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WIA Section 188 Disability Checklist Training. Elements 5.6 and 5.7 – Programmatic and Architectural Accessibility. We’ll be talking about:. The difference between “ accessibility ” and “ reasonable accommodation ” The “ hierarchy of obligations ” related to accessibility

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Wia section 188 disability checklist training

WIA Section 188 Disability Checklist Training

Elements 5.6 and 5.7 –

Programmatic and Architectural Accessibility


We ll be talking about
We’ll be talking about:

  • The difference between “accessibility” and “reasonable accommodation”

  • The “hierarchy of obligations” related to accessibility

  • The standards for architectural accessibility that apply under WIA Section 188 and the regulations

  • The difference between “architectural accessibility” and “program accessibility”


Accessibility vs reasonable accommodation modification
Accessibility vs. reasonable accommodation/modification

  • Providing accessibility: taking generalized action in advance (so you’ll be ready for people with disabilities)

    • Not tied to a particular person with a disability

  • Providing reasonable accommodation/ modification: taking individualized action when a particular person with a disability seeks aid, benefits, services, training, or employment


What legal standards apply
What legal standards apply?

  • 29 CFR 37.3(b) – incorporates standards from DOL’s Section 504 regs (29 CFR part 32, Subparts B and C and Appendix A)

  • 29 CFR part 32, Subpart C – deals with accessibility

  • This presentation does NOT deal with ADA standards – or State standards


Lack of access is no excuse
Lack of access is no excuse

  • 29 CFR 32.26 says you can’t:

    • Exclude a person with a disability, or

    • Give different benefits to a person with a disability, or

    • Otherwise discriminate against a person with a disability . . .

      . . . because a program or activity is inaccessible


What accessibility standards must you meet
What accessibility standards must you meet?

  • It depends!

    • How old is the facility? (When was it built?)

    • Has the facility been, or will it be, altered or renovated for you to use?

    • If so, when was it/will it be altered or renovated? (What date?)

    • When did you first receive Federal financial assistance?


The hierarchy of obligations
The “hierarchy of obligations”

  • New construction

  • Alteration or renovation

    • Done by you, on your behalf, or for your use?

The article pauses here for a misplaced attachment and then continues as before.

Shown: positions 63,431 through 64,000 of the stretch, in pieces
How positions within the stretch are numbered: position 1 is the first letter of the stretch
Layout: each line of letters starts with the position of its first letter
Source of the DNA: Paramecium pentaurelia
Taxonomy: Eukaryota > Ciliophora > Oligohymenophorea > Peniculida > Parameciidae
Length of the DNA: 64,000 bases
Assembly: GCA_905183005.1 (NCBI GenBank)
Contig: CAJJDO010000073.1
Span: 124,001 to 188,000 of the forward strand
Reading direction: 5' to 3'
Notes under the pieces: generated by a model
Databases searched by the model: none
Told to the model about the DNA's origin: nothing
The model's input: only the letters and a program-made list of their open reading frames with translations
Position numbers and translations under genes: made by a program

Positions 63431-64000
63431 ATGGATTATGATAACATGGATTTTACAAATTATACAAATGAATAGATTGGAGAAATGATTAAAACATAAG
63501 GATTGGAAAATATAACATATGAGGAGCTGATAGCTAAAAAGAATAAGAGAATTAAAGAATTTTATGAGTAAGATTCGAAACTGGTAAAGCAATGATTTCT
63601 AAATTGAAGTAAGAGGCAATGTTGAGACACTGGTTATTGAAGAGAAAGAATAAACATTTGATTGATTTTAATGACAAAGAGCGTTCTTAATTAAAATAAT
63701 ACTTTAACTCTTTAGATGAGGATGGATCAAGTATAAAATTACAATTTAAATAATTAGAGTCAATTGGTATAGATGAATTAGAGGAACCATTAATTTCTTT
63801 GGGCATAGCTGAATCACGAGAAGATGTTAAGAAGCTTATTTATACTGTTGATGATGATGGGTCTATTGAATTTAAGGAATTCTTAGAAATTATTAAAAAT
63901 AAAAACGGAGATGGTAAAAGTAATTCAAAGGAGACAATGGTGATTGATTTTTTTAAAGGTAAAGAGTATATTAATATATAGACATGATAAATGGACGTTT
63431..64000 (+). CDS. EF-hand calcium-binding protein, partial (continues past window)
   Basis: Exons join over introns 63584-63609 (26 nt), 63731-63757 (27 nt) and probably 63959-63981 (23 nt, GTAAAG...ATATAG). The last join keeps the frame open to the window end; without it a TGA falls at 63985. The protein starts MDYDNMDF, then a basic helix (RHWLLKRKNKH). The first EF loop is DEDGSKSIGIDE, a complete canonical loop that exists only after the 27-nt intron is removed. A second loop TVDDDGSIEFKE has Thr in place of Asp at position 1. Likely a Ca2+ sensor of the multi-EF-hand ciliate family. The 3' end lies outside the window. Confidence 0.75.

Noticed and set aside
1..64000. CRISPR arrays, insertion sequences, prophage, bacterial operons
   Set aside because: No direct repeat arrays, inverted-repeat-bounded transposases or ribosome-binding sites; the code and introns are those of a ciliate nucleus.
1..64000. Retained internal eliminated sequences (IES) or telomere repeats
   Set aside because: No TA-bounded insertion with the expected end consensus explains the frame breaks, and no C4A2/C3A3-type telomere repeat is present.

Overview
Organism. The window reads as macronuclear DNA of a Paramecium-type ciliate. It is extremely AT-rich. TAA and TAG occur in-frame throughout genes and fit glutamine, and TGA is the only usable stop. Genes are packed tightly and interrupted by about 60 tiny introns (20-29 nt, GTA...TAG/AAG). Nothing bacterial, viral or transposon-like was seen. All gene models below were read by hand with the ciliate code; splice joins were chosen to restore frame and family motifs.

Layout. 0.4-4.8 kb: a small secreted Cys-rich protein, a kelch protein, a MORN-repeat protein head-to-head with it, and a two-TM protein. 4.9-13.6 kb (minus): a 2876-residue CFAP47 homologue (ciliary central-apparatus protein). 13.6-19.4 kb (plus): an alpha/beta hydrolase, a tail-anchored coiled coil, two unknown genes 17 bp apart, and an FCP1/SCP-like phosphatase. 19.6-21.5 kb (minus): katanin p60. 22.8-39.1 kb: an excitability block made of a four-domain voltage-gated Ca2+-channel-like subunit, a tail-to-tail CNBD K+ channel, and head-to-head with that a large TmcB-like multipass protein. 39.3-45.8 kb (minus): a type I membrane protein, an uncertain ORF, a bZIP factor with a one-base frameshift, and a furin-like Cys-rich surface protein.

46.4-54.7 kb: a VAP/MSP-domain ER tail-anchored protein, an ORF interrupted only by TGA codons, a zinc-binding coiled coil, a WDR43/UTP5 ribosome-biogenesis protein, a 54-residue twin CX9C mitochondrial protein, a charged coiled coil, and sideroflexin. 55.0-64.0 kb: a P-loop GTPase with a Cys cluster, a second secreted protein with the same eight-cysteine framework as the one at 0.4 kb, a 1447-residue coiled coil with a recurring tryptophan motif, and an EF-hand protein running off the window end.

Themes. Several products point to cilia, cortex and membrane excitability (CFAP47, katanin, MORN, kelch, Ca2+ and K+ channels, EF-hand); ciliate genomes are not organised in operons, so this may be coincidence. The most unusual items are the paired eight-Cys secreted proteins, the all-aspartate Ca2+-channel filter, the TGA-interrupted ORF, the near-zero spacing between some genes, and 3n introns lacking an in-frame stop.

• Before or after you received Federal financial assistance?

  • “Existing facilities”


New construction
New construction

Facility must fully meet

legal standards for

architectural accessibility

[required by 29 CFR 32.28(a)]


Alteration or renovation
Alteration or renovation

  • Was it done:

    • by you?

    • on your behalf?

    • for your use?

  • If no, use existing facilities rules


Alteration or renovation con t
Alteration or renovation (con’t)

  • If yes, when was it/will it be done?

    • Before you received Federal financial assistance: use existing facilitiesrules

    • After you received Federal financial assistance: altered/renovated part must comply with architectural accessibility standards

  • 29 CFR 32.28(b)


Existing facilities
Existing facilities

  • Not new construction

  • Either:

    • Not altered or renovated by you, on your behalf, or for your use; or

    • Altered or renovated before you first received Federal financial assistance

  • Must meet program accessibility requirements


Federal standards for architectural accessibility
Federal standards for architectural accessibility

  • Two different sets of Federal standards exist

    • Uniform Federal Accessibility Standards (UFAS) – 41 CFR 101-19.6

    • Americans with Disabilities Act Accessibility Guidelines (ADAAG)


Which standards should you use
Which standardsshould you use?

  • DOL’s Section 504 regs say UFAS

  • But . . . regs also allow “alternative standards” to be used if they will allow “equivalent or greater access”

  • So . . .you may use either UFAS or ADAAG


New standards to come
New standards to come?

  • The Access Board is updating both UFAS and ADAAG to make them more consistent

  • Once approved, standards will be published in final form (until then, old standards apply)

  • For more info, see www.access-board.gov/ada-aba/status.htm


What is program accessibility
What is program accessibility?

  • What it does mean:

    • Your program or activity must be accessible when viewed in its entirety

    • Every aspect of your program or activity must be accessible

      • Examples: intake, assessment, training courses


Program accessibility con t
Program accessibility (con’t)

  • What it does not mean:

    • Making each of your existing facilities accessible

    • Making every part of your facility accessible

    • Making structural changes where other ways of providing access are possible


Examples of changes for program accessibility
Examples of changes for program accessibility

  • Redesigning equipment

  • Moving classes or other services to accessible locations

  • Assigning aides to participants/ beneficiaries


Program accessibility two key points
Program accessibility: two key points

  • You must provide programs and activities in most integrated setting possible for people with disabilities

  • You may be required to alter or renovate your facilities if there is no other possible way of providing program accessibility



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